The Self in Self-Regulation

by Siegfried Othmer | October 3rd, 2007

In working with neurofeedback we find that clinical realities quickly outrun our models. What’s worse, our changing conceptions are not always couched in new terminology that firmly ensconces the new realities and delineates the departure from the past. Sometimes we merely alter our view of words that we have used all along, and must continue to use. And it can also happen that our conceptions are changing beneath our formal awareness.

This is what may have been happening with the central term of our field, self-regulation. I was startled to read the other day a post in which Cory Hammond proposed that “self-regulation be taken out of the definition of neurofeedback.” In its place he would emphasize the processes of learning and conditioning. Traditional self-regulation he saw as connected more with peripheral biofeedback, where one is much more consciously engaged, and where the concept of “voluntary controls” (Menninger) is much more applicable.

But even in those days it was clear that clinical success meant that the control had to a certain extent been internalized. Biofeedback was not about eternal vigilance over one’s autonomic state. There were always two parts to the conception of biofeedback: the process of enhancing self-regulation within the session, and then the enhanced self-regulatory capacity that one took home.

But even if we go along with this line of thinking for a moment, is the issue really resolved by jettisoning the term “self-regulation” for a focus on learning and conditioning? This formulation certainly keeps the discussion safely in the camp of psychology, but does it get us any closer to understanding the realities of neurofeedback?

It seems to me that neurofeedback has simply shifted the balance slightly toward engaging the machinery of regulation more directly, when comparison is made to traditional biofeedback. The realities have not fundamentally altered. The moorings to the idea of voluntary controls have increasingly been cut. Directed attention and intention can still help to row the boat, but these are not essential to the underlying process. They simply aid it. The fact that this process can (and perhaps must) be understood on two levels may be illustrated by the following thought play.

“At some point within the lifetime of most of those reading this, a scientist gave a chimpanzee a mirror, and that chimpanzee recognized himself. If a patch had been pasted on his forehead surreptitiously, the chimp would see it in the mirror and then reach for it on his own forehead rather than grasping for it in the mirror. By contrast, a cat will just see another cat, and may even reach behind the mirror to get at it. The chimp has a sufficiently developed sense of self to make the identification. The cat does not.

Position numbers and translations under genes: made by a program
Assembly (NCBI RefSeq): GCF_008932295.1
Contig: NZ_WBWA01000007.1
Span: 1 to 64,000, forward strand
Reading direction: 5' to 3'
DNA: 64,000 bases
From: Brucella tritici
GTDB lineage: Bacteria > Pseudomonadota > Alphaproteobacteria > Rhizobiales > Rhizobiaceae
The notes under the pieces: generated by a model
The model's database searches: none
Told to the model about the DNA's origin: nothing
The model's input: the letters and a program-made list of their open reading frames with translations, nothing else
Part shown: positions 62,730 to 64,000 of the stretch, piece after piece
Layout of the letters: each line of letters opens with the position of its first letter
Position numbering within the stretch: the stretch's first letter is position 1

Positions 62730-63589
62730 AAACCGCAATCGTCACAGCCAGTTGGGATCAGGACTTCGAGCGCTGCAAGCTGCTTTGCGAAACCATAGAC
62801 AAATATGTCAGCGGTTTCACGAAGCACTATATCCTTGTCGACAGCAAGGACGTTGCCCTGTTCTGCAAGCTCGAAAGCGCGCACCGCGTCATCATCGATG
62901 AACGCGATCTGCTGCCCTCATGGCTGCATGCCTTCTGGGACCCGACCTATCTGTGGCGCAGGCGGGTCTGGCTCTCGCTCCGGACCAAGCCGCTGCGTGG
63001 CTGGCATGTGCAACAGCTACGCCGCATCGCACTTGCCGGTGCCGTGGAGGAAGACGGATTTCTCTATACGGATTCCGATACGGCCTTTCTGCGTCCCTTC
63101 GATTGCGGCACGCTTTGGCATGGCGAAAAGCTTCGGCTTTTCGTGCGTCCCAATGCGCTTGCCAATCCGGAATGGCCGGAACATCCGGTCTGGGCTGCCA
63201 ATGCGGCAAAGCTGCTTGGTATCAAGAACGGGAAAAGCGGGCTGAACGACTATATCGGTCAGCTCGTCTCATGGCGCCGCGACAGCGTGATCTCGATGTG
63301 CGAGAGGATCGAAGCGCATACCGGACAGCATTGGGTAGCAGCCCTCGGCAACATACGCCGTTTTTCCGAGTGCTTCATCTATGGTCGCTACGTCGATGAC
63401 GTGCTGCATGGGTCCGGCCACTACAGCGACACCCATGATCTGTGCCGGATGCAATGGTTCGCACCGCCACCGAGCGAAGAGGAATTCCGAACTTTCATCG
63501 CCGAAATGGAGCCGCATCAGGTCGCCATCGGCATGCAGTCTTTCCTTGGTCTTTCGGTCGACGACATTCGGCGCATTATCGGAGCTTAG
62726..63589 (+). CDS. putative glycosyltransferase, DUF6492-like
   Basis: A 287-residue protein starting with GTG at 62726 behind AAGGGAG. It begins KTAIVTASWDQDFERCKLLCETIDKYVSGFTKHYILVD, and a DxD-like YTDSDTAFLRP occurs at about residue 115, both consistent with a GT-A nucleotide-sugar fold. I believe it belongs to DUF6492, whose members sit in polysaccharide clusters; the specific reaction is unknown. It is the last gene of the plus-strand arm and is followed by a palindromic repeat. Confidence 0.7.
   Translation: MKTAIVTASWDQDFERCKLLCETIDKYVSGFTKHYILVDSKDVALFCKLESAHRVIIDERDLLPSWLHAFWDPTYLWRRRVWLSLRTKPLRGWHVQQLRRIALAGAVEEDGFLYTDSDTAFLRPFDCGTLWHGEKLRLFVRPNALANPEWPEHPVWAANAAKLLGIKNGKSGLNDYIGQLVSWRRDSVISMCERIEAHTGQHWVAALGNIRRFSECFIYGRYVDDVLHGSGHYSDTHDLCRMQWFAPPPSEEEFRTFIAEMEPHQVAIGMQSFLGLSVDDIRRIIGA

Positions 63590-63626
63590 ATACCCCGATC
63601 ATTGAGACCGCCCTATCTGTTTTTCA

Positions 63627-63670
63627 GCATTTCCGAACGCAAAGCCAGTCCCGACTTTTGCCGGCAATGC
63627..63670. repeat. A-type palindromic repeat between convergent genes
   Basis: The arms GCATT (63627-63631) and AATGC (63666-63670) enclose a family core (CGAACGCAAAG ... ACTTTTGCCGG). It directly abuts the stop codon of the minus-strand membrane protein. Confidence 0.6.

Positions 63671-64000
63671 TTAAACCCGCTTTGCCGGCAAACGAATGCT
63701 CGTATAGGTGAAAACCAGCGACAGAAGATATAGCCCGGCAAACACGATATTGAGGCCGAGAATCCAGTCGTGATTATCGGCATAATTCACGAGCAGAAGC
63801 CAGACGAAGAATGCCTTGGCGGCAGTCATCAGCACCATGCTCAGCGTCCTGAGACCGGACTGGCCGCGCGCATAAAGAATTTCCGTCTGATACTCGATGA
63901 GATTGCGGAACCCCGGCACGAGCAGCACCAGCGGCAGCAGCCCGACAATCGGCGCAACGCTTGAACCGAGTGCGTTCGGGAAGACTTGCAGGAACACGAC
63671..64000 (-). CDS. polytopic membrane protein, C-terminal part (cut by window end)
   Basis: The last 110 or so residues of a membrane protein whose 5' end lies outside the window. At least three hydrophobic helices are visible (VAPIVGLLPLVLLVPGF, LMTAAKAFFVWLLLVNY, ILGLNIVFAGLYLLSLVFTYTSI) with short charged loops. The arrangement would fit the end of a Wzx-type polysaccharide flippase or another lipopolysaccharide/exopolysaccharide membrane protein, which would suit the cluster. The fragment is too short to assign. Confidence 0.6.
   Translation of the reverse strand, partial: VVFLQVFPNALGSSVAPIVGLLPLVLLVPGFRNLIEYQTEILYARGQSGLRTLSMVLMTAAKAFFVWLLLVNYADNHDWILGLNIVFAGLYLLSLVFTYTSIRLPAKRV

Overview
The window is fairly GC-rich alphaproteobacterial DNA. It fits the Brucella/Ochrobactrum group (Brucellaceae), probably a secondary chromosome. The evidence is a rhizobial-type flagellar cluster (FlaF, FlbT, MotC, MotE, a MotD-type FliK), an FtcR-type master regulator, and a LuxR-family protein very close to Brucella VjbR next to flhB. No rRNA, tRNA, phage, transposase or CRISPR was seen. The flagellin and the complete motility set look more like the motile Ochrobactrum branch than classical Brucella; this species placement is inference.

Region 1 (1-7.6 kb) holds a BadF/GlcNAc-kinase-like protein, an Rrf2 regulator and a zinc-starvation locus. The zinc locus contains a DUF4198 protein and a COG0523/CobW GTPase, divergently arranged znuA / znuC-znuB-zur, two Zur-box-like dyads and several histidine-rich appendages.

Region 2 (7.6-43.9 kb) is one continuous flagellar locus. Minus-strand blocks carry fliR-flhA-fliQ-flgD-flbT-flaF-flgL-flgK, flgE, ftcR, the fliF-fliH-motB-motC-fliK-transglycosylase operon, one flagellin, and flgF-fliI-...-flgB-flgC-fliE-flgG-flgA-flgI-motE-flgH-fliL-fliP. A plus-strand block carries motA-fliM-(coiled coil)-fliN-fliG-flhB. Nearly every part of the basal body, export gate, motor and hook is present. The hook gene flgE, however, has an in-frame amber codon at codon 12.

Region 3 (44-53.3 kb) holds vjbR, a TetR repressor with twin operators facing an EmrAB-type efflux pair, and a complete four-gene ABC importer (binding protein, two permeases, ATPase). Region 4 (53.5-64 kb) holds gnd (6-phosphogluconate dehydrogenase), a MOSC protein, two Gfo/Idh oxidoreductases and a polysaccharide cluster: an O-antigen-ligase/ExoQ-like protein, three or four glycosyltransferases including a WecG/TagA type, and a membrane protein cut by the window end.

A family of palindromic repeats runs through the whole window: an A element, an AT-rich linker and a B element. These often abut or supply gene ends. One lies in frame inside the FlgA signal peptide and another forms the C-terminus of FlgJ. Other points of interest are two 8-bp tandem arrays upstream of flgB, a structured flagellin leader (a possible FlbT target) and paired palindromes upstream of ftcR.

“In this same time frame, our species has become a witness to our brains in action through the EEG, or electroencephalogram. For over eighty years now man has known what the EEG looks like, but only over the last forty years or so have we taken the opportunity to look at ourselves systematically through the mirror of the EEG—that is to say, watching our own brain as its activity unfolds—in real time. Now when “we” look at our EEG we are like the cats. We see fascinating data pass before our eyes, but we can’t be sure that the signal really refers to us, and it certainly isn’t clear what it all means. But our brains are processing this information all the while, and our brains are looking at these data much like the chimpanzee. The brain, as the ultimate author of that activity, recognizes itself in the unfolding signal. There is over time the unmistakable confirmation that the wiggles in the signal out there reflect real goings-on within the observing brain.”

It was not long after I wrote this piece (in an introduction to neurofeedback for a German audience) that George von Hilsheimer wrote the following in a post:

“Sterman’s cats did not have to understand, desire, or cooperate with the training; they got the resistance to seizure without any consciousness at all….Sterman is “cat” school, and not monkey school. Cat mothers need no cooperation from their kittens; they seize them by the neck and carry them. Monkey babies have to hang on.”

Both cats and humans can do neurofeedback in “cat school,” to borrow George’s charming metaphor. Neither the cat nor the cognitively impaired infant needs to know what is going on. But the brain, both in humans and in cats, is in monkey school. It must reach out and come to terms with the external reality, and nothing is quite so intriguing to the brain as something “out there” that correlates with something “in here.”

So, we now have a means for engaging the activation-relaxation dynamics of brain networks directly. But the objective remains self-regulation, and that always was and will always remain largely out of our abiding voluntary control. Once we are comfortable in the view that the whole debate is really about the state of regulatory networks, then it is a much smaller conceptual jump to accept that these networks can also be provoked by direct stimulation rather than by coaxing and cajoling, beguiling and beckoning, redirecting and renormalizing.

And once we realize that direct stimulation of extremely brief duration can bring about non-trivial clinical change, learning and conditioning models are also inadequate to describe what happens. We don’t have good models for one-shot learning. Conditioning takes time. A leap must be taken at some point to ask the question of what makes our regulatory networks stable. We have to move beyond psychological categories into the language of networks. But when we do, we will not really leave the term self-regulation behind. Rather, we will finally know what we are talking about.

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